In theory, the laws of World Rugby require everyone involved in the tackle on offence or defence to move away from the ball immediately. In practice there are two chances of this happening – ‘slim’ and ‘none’!

The defender(s) will try and create as much interference as possible for the ball-carrier’s likely support, while the man in possession will try to create the best situation possible for the cleanout to succeed.

When the ball-carrier becomes isolated, he needs to buy time for the support by use of a double move, taking the ball away from potential turnovers threats until he is satisfied that support has arrived.

The referee has to allow some latitude in this respect in order to encourage a positive flow to the game as a whole (although there is a limit), so ground techniques which enable the ball-carrier to delay release until the right moment are definitely at a premium. Clean break conversions are after all, even more important than the making of the breaks themselves!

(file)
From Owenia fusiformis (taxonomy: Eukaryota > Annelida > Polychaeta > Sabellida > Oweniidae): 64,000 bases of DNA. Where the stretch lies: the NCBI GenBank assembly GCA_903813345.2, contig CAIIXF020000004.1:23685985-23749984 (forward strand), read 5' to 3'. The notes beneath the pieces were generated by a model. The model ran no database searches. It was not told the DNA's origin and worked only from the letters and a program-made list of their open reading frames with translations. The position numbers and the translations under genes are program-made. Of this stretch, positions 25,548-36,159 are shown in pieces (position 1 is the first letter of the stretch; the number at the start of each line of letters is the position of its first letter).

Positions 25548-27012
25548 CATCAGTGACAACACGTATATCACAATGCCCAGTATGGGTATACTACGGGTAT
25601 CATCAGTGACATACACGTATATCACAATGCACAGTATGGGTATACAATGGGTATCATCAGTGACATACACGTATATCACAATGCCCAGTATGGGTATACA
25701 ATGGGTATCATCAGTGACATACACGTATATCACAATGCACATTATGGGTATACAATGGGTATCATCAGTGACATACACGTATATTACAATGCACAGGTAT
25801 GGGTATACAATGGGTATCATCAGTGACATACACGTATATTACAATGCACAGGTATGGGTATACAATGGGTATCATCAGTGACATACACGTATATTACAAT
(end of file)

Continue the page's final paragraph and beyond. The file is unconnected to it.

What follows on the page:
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Nick has worked as a rugby analyst and advisor to Graham Henry (1999-2002), Mike Ruddock (2004-2006) and latterly Stuart Lancaster (2011-2015). He also worked on the 2001 British & Irish Lions tour to Australia and produced his first rugby book with Graham Henry at the end of the tour. Since then, three more rugby books have followed, all of which of have either been nominated for, or won national sports book awards. The latest is a biography of Phil Larder, the first top Rugby League coach to successfully transfer over to Union. It is entitled “The Iron Curtain”. Nick has also written or contributed to four other books on literature and psychology.